How do you mentally prepare yourself when you begin a new project? Do you have any patterns, routines, or rituals?
Every project is different. I will say there’s always a research period. I also plot a lot of ideas on sketchbooks, that way I can always have a well to draw from. Besides that, I like to work at night and I drink a lot of coffee.
What is the breakdown of time you spend creating digitally versus the time you spend creating with physical materials?
Everything I do is always created physically first. The cartoon cells, the illustrations for the magazine, comics, etc., they are all hand drawn and inked the old-fashioned way. I use digital tools to assemble, color, and lay things out. I paint every once in a while and I enjoy drawing on my sketchbook, ether from real life or from my head. If I had to break it down I’d say 80% of the time is spent creating with physical materials.
You illustrate videos for Rum & Duck Entertainment’s YouTube channel. As I watch the videos on that page I feel as though you’re paying homage to, among other things, 1960’s Hanna-Barber animated series (“Space Ghost”, “Johnny Quest,” “The Herculoids,” etc.). What was your relationship to cartoons and animated series growing up and whose work do you hold in high regards?
I was born in 1989, which means I got to live through somewhat of an animation renaissance. There was so much great stuff coming out, “Batman: The Animated Series”, “The Simpsons”, and “Ren & Stimpy”, just to name a few. That stuff was so culturally relevant that I think it’s impossible for me to deny their influence. However, The cartoons that really marked me where the classics.
Believe it or not, Walt Disney’s animated shorts from the 30s and 40s where mesmerizing to me. Films like “The Three Caballeros”, “Song of The South”, “Fantasia” and “The Adventures of Ichabod and Mr. Toad” all created a nostalgia within me for a time that I never lived. The lush scores, the spellbinding animation, and their eerie sense of timelessness appealed to me. I also love the animated pictures produced by MGM and Warner Brothers from around that same era. The greats like Tex Avery, Robert “Bob” Clampet, Fritz Freleng, and Chuck Jones are among my most esteemed heroes. Then there are all the Hanna-Barbera cartoons you mentioned. They always felt like comic books and comic strips come to life.
Jazz, blues, and old time music appears as a reoccurring theme in your work. As an artist, what is your relationship to music?
I am a working jazz and old-time musician. It’s the music that I love. There’s a certain spirit to these particular musical styles that really moves me.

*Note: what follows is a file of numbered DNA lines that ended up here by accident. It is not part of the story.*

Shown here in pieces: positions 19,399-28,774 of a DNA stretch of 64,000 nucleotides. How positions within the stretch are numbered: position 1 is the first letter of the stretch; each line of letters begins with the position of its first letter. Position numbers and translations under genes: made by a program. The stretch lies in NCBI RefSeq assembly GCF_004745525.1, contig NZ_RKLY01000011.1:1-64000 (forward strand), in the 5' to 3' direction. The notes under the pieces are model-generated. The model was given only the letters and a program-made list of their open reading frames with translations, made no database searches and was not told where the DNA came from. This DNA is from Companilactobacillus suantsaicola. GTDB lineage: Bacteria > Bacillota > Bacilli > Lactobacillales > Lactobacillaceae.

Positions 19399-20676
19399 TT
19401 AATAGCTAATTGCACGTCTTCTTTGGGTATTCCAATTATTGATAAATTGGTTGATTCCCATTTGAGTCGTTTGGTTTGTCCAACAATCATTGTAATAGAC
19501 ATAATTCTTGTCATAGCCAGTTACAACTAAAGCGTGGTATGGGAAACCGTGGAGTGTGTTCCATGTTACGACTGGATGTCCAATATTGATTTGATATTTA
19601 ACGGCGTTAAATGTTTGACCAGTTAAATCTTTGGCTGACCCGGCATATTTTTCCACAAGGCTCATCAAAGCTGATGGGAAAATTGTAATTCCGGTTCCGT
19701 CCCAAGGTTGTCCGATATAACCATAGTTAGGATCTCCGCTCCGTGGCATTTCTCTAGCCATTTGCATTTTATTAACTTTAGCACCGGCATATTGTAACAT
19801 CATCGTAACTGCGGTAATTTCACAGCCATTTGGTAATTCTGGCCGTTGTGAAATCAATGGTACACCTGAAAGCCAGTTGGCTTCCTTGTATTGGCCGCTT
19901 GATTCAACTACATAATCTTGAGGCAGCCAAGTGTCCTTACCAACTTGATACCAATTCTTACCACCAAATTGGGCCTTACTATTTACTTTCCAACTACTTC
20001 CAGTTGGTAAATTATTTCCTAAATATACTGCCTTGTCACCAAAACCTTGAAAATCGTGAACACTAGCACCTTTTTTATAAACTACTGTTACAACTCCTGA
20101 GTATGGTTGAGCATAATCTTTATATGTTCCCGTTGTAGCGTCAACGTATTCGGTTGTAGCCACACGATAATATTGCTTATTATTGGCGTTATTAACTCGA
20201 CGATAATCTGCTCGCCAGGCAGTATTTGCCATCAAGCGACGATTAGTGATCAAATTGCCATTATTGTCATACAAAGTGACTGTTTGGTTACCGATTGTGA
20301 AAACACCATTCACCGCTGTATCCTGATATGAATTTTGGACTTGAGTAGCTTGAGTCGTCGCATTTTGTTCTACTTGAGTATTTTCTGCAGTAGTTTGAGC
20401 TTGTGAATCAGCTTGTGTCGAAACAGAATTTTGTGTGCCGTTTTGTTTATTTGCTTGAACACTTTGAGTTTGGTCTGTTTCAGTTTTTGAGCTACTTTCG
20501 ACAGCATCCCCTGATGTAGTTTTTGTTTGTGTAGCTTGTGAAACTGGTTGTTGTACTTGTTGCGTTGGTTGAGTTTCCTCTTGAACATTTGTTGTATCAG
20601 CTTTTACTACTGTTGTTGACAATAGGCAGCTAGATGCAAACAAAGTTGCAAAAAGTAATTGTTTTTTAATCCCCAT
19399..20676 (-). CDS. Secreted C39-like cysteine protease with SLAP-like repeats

There’s obviously a lot of history that goes along with the music. Putting that aside, the sheer sound and syncopation are unlike anything else. Aesthetically speaking, I like the improvisational aspect. I like the emotional content and the expressiveness. Ultimately, it’s a way to connect with folks that lived a hundred years ago, or more, through a melody. There’s something profound about that.
Then there’s the aspect of obscurity, and that’s why I always feature my favorite artist on my work. To me guys like Blind Blake, Jelly Roll Morton, Charlie Poole, and Eddie Lang are heroes! Over the last sixty years, their works have been buried under layers of mediocre mass media. To me that’s shameful. The least I can do is wave their flag in hopes that more people are touched by their work.
When you cultivate a new character, do you develop personality traits based on the physical attributes of the character or vice versa?
There’s a few ways to do it. One way is to record yourself and just let it come to you. This might seem a little silly, and it is, but it’s also a lot of fun.
This approach is great to do with friends, it’s almost like an improv class. After you play around enough you can listen back and start crafting a performance out of sound clips. From that point you begin to see the character in your head and then just start drawing. The second and more methodical approach starts with a drawing. You work backwards from the appearance of the character; I ask myself “what does this character want?”
From there is just a matter of letting the character tell you his story.
How do you overcome the intimidation of a blank sheet of paper?
I don’t usually have that problem. Part of the discipline of being a creative person involves not relaying on inspiration to produce work. If we talk about a literal “blank sheet of paper,” I can honestly tell you that the ideas reveal themselves to me out of the whiteness. My duty is to be receptive and follow that idea to the best of my ability.
Learning music has given me a lot of tools that carry over into my visual process. Discipline and patience being the two most important. There’s also no substitute for rigorous studying. Inspiration is all around you if you look! Reading, watching films, studying other fields, and learning as much as you can is the safest bet to developing your artistic voice. Once you got that, it’s just a matter of not letting other things get in the way.
What does the space in which you create look like?
My studio is actually quite messy at the moment. I clean up seasonally, but when I get going I don’t have time to stop to keep things organized. There are books lying about, piles of sketches, and materials all over my drafting table. I keep a Super Nintendo and a Nintendo 64 handy in case I need to clear my head.
What inspired you to first pick up a pen/marker, and what inspires you to continue doing so?
I do it because I love it, nothing else. It’s the purpose I gave myself so I’m committed to seeing it through. I have very little control over my life, but when I create I become a force of nature. Whether I’m playing a solo or inking a comic page, it’s all pulled from the same source. I have no idea “why” but I can’t imagine doing anything else with my time on this earth.
I don’t consider myself to be exceptional, talented, or technically skilled in any of the things I do. But If I have any special gift, it’s my ability to materialize whatever is in my head. I don’t take that for granted, so naturally I have to keep doing it until the day I die.